Are you one of the weekend warriors who ritually escapes to the mountains for steep runs and deep powder? Have you ever wondered about your commuting statistics?
I found these numbers for a one-way trip rather interesting. Hope you do too.
So let’s say you’re starting on the corner of 10th and Pearl and heading up to the mountains …
Eldora Mountain Resort
Driving time: 30 minutes
Distance: 17 miles
Gas used: 0.68 gallons
Money spent on gas: $1.90
A Basin Ski Area
Driving time: 1 hour, 41 minutes
Distance: 75 miles
Gas used: 3 gallons
Money spent on gas: $8.38
Winter Park Resort
Driving time: 1 hour, 43 minutes
Distance: 77.5 miles
Gas used: 3.1 gallons
Money spent on gas: $8.65
Driving time: 1 hour, 56 minutes
Distance: 89 miles
Gas used: 3.56 gallons
Money spent on gas: $9.94
Breckenridge Ski Resort
Driving time: 2 hours, 3 minutes
Distance: 92 miles
Gas used: 3.69 gallons
Money spent on gas: $10.29
Vail Ski Resort
Driving time: 2 hours, 16 minutes
Distance: 109 miles
Gas used: 4.36 gallons
Money spent on gas: $12.16
Maybe the message that global warming will cause large-scale displacement of people in Bangladesh doesn’t really resonate with you.
Perhaps the fact that coral atolls in the Pacific — whole countries like Kiribati and Tuvalu — are predicted to be completely consumed by sea level rise doesn’t really concern you.
But maybe this little fact about global warming will hit home with you: climate change = less power, a shorter ski season and fewer resorts.
That’ the hope of a Boulder-based group called Protect Our Winters, or POW, that’s hoping to motivate the winter sports community to do something about global warming.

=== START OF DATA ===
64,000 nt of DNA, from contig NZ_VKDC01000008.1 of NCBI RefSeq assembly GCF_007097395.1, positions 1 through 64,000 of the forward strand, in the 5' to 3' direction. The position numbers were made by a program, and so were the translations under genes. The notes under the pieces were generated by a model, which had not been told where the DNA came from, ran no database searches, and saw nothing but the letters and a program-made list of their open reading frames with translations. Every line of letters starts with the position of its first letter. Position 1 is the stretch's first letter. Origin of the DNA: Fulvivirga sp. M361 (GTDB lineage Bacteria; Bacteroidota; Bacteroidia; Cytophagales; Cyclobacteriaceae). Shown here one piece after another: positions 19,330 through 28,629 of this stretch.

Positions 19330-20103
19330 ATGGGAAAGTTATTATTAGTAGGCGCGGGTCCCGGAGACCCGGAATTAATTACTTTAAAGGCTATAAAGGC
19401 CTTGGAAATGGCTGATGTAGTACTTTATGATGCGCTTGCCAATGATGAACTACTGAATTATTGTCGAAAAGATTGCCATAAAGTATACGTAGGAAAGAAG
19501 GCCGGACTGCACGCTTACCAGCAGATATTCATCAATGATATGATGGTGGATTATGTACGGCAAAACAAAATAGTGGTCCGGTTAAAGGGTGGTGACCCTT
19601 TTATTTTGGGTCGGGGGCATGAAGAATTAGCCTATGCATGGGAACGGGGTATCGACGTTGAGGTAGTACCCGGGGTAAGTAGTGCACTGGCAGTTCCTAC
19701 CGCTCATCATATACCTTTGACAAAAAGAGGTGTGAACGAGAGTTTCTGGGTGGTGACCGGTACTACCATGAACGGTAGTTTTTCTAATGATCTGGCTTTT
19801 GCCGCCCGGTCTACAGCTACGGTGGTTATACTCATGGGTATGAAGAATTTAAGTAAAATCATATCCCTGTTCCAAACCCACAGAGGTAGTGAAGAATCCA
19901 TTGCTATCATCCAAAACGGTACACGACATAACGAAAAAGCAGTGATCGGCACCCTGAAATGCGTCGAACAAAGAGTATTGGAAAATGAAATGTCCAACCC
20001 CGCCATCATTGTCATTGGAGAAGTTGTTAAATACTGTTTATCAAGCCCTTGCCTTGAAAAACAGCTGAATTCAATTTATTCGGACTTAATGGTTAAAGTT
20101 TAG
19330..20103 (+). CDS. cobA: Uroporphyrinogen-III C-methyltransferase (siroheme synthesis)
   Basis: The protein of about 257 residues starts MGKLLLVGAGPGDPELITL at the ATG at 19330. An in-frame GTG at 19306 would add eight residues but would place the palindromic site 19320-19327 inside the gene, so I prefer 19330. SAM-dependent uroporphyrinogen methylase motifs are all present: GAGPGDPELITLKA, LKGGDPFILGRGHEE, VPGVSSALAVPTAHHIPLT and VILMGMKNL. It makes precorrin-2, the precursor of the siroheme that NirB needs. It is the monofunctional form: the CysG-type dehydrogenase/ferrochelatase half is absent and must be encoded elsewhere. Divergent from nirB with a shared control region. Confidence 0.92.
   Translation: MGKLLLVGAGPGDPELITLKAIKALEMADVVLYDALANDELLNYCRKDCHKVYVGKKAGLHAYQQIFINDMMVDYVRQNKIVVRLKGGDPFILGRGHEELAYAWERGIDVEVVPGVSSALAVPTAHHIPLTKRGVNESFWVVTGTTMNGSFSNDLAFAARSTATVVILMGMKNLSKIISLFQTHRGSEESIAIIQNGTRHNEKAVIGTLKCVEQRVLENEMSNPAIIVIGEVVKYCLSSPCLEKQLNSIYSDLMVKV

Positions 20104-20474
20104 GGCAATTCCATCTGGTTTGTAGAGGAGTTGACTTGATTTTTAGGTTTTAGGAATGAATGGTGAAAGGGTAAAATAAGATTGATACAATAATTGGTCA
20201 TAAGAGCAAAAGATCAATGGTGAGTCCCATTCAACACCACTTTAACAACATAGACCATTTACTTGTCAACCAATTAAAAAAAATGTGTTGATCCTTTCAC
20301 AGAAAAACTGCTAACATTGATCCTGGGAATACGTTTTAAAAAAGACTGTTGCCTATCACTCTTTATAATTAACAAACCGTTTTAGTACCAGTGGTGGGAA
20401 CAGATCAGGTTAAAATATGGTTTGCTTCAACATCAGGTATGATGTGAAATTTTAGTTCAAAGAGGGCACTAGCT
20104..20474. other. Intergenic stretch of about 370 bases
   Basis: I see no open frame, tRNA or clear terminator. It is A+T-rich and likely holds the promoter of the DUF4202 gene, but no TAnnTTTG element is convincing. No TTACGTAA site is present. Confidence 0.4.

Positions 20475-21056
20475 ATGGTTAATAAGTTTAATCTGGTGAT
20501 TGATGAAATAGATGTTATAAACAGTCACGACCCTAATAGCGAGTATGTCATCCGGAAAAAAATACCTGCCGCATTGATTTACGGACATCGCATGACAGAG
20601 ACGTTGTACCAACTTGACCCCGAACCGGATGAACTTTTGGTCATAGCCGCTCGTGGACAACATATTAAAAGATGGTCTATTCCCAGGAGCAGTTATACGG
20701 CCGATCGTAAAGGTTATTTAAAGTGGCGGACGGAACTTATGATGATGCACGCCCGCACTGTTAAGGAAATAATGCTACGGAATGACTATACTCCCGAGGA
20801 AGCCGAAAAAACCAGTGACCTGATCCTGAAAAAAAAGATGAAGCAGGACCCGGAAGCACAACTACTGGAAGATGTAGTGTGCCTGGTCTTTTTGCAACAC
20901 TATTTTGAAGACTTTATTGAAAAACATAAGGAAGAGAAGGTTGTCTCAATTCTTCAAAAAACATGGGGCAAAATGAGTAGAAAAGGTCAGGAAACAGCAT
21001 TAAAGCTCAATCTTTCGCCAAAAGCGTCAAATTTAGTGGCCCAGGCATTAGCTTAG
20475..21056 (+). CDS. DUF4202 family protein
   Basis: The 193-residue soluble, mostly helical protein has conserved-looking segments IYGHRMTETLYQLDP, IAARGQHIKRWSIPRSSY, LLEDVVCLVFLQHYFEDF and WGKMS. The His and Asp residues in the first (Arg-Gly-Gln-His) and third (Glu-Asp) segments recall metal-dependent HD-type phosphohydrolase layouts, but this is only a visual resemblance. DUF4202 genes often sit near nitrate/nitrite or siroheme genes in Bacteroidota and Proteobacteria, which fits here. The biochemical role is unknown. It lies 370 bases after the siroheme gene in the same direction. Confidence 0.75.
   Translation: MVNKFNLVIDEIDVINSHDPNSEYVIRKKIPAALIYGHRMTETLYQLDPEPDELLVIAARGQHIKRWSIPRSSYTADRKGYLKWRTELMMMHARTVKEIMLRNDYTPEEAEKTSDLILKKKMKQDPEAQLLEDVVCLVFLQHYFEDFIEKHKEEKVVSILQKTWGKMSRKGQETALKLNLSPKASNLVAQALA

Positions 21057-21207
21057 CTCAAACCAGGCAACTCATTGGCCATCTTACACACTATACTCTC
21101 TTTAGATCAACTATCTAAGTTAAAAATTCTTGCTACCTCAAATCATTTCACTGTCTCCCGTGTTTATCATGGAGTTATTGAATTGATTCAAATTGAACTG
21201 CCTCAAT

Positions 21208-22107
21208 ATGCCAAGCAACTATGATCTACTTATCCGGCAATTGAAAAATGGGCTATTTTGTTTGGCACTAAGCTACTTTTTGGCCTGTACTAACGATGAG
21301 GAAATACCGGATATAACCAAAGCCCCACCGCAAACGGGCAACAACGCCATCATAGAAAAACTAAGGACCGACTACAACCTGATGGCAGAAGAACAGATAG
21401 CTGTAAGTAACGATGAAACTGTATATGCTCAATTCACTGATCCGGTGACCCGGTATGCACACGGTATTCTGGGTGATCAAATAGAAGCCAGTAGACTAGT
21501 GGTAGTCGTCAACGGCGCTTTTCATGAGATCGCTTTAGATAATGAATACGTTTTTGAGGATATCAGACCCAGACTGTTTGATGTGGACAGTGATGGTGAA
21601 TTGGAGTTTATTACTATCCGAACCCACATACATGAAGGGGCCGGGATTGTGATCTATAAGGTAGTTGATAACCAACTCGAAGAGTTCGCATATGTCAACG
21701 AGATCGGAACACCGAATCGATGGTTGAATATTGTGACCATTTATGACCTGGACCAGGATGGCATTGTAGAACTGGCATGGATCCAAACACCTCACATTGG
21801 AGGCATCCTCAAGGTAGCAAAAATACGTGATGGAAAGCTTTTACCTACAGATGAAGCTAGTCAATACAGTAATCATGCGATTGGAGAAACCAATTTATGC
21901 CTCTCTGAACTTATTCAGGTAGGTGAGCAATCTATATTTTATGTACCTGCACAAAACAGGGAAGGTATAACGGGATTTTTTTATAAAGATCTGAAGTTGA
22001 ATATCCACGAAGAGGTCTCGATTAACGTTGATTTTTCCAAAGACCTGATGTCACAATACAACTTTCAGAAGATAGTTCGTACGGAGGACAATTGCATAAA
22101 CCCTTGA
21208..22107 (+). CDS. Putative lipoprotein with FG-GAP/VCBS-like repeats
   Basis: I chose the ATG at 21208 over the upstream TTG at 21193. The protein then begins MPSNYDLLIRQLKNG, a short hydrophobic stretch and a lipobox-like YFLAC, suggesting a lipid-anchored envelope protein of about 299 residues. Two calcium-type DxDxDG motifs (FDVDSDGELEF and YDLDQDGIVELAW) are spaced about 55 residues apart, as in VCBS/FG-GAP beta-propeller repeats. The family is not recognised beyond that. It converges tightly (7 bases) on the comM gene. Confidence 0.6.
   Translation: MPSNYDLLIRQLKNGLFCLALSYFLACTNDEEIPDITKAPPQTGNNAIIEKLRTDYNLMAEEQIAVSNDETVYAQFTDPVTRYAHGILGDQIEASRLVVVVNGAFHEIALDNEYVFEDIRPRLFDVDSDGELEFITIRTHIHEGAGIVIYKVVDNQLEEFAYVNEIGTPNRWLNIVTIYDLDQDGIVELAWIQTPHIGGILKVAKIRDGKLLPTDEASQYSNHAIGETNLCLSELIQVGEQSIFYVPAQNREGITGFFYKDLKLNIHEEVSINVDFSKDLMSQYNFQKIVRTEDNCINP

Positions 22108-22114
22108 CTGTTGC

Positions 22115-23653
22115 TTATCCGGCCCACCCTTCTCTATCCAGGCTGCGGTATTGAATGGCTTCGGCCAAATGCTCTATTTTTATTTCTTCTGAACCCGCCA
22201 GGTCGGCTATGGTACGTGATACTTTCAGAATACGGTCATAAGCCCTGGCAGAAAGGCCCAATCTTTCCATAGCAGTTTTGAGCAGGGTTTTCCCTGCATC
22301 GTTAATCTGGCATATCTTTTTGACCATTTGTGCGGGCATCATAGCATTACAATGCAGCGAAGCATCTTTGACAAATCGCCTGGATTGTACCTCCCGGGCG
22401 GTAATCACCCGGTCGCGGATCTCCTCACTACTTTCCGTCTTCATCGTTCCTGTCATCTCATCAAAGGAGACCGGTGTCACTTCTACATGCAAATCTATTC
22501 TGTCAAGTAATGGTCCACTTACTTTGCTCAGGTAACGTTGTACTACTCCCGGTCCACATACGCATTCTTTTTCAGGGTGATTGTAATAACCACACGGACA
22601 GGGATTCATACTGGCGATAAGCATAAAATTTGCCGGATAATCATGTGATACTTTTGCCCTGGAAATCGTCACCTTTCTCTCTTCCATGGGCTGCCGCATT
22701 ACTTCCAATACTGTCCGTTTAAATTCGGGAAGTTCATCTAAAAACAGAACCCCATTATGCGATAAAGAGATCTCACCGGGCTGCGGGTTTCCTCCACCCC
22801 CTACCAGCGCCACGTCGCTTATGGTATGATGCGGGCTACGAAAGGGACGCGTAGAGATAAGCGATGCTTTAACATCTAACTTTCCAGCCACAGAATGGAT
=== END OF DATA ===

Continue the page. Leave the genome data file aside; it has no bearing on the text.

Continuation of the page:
It’s an El Nino year, again, which means that this winter could be a little grim for powder hounds in Colorado (unless you live around Telluride and Silverton).
For the Front Range and ski resorts north of Telluride — including Aspen, Vail, Breckenridge, etc. — an El Nino winter means a wet fall and a dry winter.
It doesn’t actually mean that less snow will fall, just that through December, January and February, there will be fewer storms — but those storms could dump more snow.
El Niño may mean fewer snowy days during the winter for most of Colorado’s resorts, according to Klaus Wolter, an atmospheric scientist who works with the University of Colorado and the National Oceanic and Atmospheric Administration.
“You get fewer storms, and once in awhile we’ll get hit and those storms can be healthy storms,” Wolter said. “But you shouldn’t expect a lot of powder skiing.” Read more